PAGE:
Day Four: The Day of Miracles (Norcross-Doraville-Chamblee)

7 hours, 12 miles, 60 pilgrims…

This day had a divine purpose but I’m still not sure I fully comprehend all its mysteries. 

In our human plans, this day should have never taken place.  The original plan called for a leg of the pilgrimage to carry us through Cherokee County in northwest metropolitan Atlanta.  Cherokee County was originally selected because it is the home of Georgia’s most vehement, anti-immigrant legislator, Senator Chip Rogers.  Sadly, Senator Rogers has replaced “land of our pilgrim’s pride” patriotism with “land of the pilgrim’s shame” xenophobia and morally-sanctioned legislation with state-sanctioned humiliation.  But, for varied organizational purposes, the “trail of tears” leg of the pilgrimage was cancelled and today’s route was very improvisational.

It’s easy forget, when planning an event for what we expect to be over 1,000 participants, how much work goes on behind the scenes to make things go smoothly.  As we approached this day when we had no coordinating committee, it became quite obvious that this day would require miracles.

First, how many pilgrims should we plan for?  Because there was no coordinating committee that meant there had been no recruitment or local publicity.  Would the walk just be the five of us (Denise, Haven, Nash, Utsumi, and me) who made the commitment to walk the full pilgrimage route?  What if scores showed up?

Second, how would we feed an unknown number of pilgrims?  Committees on prior days had teams whose sole responsibility it was to prepare for the feeding of the multitudes.  How would God multiply our small quantity of “loaves and fish”?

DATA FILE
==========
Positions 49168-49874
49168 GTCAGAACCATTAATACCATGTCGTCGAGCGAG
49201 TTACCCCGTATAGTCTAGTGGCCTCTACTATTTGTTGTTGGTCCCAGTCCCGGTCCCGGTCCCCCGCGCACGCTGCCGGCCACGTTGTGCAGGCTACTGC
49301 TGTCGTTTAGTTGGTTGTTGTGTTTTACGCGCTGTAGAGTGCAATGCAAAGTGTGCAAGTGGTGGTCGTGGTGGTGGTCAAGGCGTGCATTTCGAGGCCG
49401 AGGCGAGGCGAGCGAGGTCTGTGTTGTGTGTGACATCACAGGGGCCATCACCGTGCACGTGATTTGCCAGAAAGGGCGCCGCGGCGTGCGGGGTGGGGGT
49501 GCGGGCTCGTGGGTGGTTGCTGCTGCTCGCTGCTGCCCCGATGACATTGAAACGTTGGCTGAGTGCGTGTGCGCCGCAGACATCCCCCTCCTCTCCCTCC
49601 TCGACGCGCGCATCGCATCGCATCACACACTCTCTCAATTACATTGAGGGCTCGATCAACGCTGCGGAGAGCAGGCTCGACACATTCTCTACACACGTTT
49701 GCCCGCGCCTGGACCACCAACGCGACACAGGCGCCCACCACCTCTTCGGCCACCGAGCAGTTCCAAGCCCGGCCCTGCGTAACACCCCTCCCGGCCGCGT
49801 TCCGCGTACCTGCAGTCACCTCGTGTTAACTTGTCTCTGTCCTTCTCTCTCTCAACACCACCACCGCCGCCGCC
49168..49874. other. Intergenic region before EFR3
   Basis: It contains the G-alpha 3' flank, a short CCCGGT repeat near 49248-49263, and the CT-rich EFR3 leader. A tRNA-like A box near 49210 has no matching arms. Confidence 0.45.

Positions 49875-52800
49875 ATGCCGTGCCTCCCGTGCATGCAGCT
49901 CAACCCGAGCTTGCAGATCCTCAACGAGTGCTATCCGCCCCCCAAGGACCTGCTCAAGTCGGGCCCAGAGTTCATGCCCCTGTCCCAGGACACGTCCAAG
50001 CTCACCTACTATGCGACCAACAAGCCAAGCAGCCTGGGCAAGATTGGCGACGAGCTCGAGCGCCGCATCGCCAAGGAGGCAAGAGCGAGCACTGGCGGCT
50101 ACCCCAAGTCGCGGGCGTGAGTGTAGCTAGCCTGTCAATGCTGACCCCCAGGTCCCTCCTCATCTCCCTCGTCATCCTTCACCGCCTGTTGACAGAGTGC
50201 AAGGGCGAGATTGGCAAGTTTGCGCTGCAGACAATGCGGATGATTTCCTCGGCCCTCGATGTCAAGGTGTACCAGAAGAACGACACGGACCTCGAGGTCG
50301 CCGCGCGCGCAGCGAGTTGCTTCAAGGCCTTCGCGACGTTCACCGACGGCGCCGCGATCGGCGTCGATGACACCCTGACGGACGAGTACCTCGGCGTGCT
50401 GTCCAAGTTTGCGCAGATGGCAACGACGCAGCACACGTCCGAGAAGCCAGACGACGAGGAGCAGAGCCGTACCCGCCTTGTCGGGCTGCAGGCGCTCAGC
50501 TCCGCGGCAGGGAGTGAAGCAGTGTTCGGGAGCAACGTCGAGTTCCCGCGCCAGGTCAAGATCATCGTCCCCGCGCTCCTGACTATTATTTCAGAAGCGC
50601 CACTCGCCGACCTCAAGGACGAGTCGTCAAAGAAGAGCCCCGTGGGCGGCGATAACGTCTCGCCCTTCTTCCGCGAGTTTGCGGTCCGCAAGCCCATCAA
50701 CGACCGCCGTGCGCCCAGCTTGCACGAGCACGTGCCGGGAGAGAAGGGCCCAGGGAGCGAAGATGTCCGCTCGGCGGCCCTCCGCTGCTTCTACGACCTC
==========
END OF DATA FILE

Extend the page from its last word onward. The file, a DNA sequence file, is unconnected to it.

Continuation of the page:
Third, we had no legal permit for this day’s leg.  Would that be a problem?  Did we even need a “permit” to walk down the sidewalk?  Yes, we could’ve been a large group, but what if the hundreds of thousands of unlicenseable immigrants were to stop driving, even for one day, wouldn’t that make for full sidewalks and road shoulders?

Fourth, how would we transport folks back to Saint Patrick’s Catholic Church in Norcross once we arrived at Plaza Fiesta in Chamblee?  This would be a 12-mile walk of an unknown number of folks that we would be responsible for returning promptly and graciously to their vehicles?  What miracles would we need to accomplish this feat?

Well, God is still in the business of performing loving miracles when one’s cause is justice for the least of these.

60 pilgrims60 pilgrims showed up, a number that exceeded my honest expectation given, again, our lack of promotion.  What happened was, we built a momentum of enthusiasm with our two other walks in Gwinnett County and folks were grasping the powerful force of the Spirit that has seemed to have been guiding us on like the blustery wind of Monday’s leg.

As for food, God multiplied Tuesday’s lunch in inexplicable ways.  The committee planned a meal on Tuesday for 200 pilgrims but 400 walked.  How, then, did the meal multiply so as to cover twice the anticipated number of pilgrims along with providing, in abundance, for today’s 60 walkers?  Simple.  Miracle.

Volunteer helps us safely walk across Jimmy Carter Boulevard in Norcross
Volunteer helps us safely walk across Jimmy Carter Boulevard in Norcross

One of our walkers “just happened” to be a concrete layer who “just happened” to have orange vests in the back of his pick-up truck for our deputized safety patrol.  Another miracle. 

Ana prays at the cross
Ana prays at the cross

As for transportation, I am indebted to Ana Gutierrez who has really gone the extra mile.  She started out as a member of the Tuesday planning committee but has ended up helping plan and coordinate Monday, Tuesday and Wednesday!  She even hosted a couple of us in her home, had her entire family walk with us a couple of days and, today, she was our official support vehicle driver who brought us our meals and drinks along the way and shuttled folks to and from the route to their respective automobile.

Miracles.

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